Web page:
Stock market drops as coronavirus cases increase

Market news | 6.11.20

U.S. Bank Capital Market Update: Choppy waters but the glass remains half full

Summary highlights:

  • The largest percentage drop in the S&P 500 since mid-March reversed two weeks of gains
  • The current capital market landscape is fluid and two-sided price volatility remains a key market feature
  • Policy is important to continued gradual economic improvement and repair
  • Investors who center on a well-defined financial plan can weather today’s market volatility
  • We retain our “glass-half-full” view of the path forward

The current capital market landscape remains highly fluid as investors contemplate news flow related to COVID-19 (novel coronavirus), the economy, and policy responses to bridge the gap to an eventual sustained economic recovery.

Today, U.S. equity markets followed global markets sharply lower with the Chicago Board Options Exchange (CBOE) Volatility Index, a measure of market volatility, surging nearly 50 percent. The S&P 500 fell 5.9 percent, the largest percentage drop since the 12 percent decline on March 16th. The worst-performing sectors today, Energy, Materials, and Financials, had risen sharply in the most recent market upswing. They are also sensitive to investors’ forward growth expectations and are subject to more speculative rallies.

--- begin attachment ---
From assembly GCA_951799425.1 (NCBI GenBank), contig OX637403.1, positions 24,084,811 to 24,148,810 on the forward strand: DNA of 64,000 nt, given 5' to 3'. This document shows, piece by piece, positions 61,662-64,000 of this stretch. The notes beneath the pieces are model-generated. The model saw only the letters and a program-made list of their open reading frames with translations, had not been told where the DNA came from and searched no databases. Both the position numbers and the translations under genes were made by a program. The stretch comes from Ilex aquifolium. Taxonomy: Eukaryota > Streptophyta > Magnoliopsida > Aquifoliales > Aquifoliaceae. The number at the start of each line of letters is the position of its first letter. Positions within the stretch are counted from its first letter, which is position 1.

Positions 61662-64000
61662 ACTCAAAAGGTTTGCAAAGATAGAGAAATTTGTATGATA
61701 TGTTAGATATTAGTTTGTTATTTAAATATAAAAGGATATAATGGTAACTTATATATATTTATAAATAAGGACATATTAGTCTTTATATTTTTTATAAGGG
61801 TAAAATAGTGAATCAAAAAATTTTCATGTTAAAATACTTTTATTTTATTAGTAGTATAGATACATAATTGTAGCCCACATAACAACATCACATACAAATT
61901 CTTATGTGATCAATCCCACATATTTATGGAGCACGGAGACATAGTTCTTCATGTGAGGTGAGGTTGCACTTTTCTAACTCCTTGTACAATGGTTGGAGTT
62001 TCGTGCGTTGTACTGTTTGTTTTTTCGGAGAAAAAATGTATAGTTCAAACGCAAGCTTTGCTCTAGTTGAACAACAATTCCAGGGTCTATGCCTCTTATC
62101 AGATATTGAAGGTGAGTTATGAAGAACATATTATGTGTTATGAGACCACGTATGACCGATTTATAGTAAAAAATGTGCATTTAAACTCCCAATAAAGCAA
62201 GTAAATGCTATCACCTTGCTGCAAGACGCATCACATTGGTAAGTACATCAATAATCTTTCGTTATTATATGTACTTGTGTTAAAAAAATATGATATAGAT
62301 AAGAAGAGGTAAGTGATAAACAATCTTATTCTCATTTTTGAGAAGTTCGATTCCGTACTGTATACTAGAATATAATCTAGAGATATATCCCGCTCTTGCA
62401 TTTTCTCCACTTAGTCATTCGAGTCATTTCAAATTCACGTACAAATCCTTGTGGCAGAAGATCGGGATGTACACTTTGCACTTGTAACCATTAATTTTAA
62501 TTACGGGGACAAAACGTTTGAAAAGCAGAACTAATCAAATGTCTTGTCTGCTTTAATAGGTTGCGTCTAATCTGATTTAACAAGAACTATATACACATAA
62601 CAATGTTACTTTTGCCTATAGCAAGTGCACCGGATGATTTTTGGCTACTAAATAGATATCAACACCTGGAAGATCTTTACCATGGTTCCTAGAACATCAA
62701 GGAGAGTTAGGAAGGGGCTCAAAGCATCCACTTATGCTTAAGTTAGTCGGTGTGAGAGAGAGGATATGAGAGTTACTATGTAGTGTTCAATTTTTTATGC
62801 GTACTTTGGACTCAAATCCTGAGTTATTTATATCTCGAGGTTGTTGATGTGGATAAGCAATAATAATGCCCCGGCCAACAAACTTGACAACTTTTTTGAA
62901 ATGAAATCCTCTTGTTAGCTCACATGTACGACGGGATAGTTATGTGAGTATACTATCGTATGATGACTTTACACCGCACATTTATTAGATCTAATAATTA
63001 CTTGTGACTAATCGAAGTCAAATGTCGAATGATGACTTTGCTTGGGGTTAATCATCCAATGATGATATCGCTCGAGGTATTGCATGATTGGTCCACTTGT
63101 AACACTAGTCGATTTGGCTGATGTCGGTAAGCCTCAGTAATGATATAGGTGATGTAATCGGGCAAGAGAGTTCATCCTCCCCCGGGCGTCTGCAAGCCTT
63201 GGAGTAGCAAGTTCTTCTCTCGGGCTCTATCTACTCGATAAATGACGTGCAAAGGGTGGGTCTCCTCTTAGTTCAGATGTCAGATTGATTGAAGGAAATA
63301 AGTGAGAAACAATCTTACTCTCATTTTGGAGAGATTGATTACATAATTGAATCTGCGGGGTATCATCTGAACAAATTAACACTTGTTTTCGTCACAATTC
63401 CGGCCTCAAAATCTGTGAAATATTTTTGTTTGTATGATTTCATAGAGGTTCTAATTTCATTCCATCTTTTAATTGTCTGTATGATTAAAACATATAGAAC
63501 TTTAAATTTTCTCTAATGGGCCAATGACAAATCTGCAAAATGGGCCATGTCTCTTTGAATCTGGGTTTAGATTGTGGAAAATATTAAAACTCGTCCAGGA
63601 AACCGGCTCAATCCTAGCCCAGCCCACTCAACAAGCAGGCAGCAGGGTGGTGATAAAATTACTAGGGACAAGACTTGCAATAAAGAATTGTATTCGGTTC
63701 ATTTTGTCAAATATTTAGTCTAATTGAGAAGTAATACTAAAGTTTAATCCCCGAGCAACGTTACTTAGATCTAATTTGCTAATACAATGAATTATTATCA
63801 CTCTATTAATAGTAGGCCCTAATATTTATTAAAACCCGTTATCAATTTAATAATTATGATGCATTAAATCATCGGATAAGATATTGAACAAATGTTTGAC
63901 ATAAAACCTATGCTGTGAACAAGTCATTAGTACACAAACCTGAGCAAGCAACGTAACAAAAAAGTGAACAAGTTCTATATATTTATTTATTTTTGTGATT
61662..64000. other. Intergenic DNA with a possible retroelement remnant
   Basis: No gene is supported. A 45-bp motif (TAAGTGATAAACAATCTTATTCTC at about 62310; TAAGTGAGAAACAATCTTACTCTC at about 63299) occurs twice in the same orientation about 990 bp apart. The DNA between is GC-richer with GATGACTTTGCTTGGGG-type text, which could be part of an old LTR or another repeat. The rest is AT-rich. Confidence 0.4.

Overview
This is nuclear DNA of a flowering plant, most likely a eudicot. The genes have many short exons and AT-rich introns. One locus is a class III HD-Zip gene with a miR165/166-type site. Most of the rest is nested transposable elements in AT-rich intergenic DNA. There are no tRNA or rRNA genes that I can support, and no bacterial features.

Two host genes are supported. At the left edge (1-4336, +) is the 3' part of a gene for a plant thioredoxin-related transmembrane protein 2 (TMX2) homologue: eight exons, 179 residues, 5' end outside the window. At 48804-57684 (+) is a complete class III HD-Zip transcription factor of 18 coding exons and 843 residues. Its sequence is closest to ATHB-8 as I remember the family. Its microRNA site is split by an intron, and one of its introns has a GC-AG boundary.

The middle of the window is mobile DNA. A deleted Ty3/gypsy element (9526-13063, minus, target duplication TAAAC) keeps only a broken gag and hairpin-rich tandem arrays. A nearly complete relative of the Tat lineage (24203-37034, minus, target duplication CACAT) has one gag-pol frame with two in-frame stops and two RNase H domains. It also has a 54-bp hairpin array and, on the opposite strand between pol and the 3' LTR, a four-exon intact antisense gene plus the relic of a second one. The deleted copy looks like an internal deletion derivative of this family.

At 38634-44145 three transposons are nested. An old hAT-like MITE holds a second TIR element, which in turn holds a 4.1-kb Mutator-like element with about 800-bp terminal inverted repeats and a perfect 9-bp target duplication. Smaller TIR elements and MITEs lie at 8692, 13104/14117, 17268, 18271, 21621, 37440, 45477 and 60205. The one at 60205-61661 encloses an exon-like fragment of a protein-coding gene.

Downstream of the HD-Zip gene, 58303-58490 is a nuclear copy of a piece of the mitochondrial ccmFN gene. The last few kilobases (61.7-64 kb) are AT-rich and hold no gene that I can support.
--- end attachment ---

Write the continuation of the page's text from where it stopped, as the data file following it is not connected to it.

Causes for today’s weakness

Global markets remain in a muddle-through recovery period, subject to two-sided outcomes in three key areas: growth in COVID-19 infections; the magnitude and pace of labor market recovery; and policy support from the Federal Reserve and government stimulus. Today’s market action reflects realization of these risks relative to the previous constructive tenor of progress.

  • The COVID-19 (novel coronavirus) pandemic is ongoing, with confirmed cases numbering 7.5 million worldwide. Virus resurgence remains a key risk as the economy reopens and resurgence risk rose to the forefront with Texas reporting the single highest daily increase in new cases since the virus’s outbreak.
  • Today, the Department of Labor documented 21.5 million Americans filed for continuing unemployment insurance standing in stark contrast to payroll gains in May of 2.5 million jobs announced a week ago. Investors will remain challenged to project significant future economic recovery should labor markets continue their uneven and unclear progress toward recovery.
  • With a balance sheet exceeding $7 trillion and interest rates near zero the Federal Reserve (Fed) remains an important support for well-functioning markets and improving economic sentiment. In yesterday’s virtual press conference, Fed Chair Jerome Powell noted that additional stimulus may be necessary to raise and elongate the bridge to reach the next horizon of economic growth, stating that the Fed is “strongly committed to using our tools to do whatever we can, and for as long as it takes.” (

Over the past several weeks, riskier asset class performance had been positive and prices extrapolated a more positive future path after last week’s surprising Bureau of Labor Statistics report and a stronger-than-expected policy response from the European Central Bank (ECB) and the traditionally staid German government.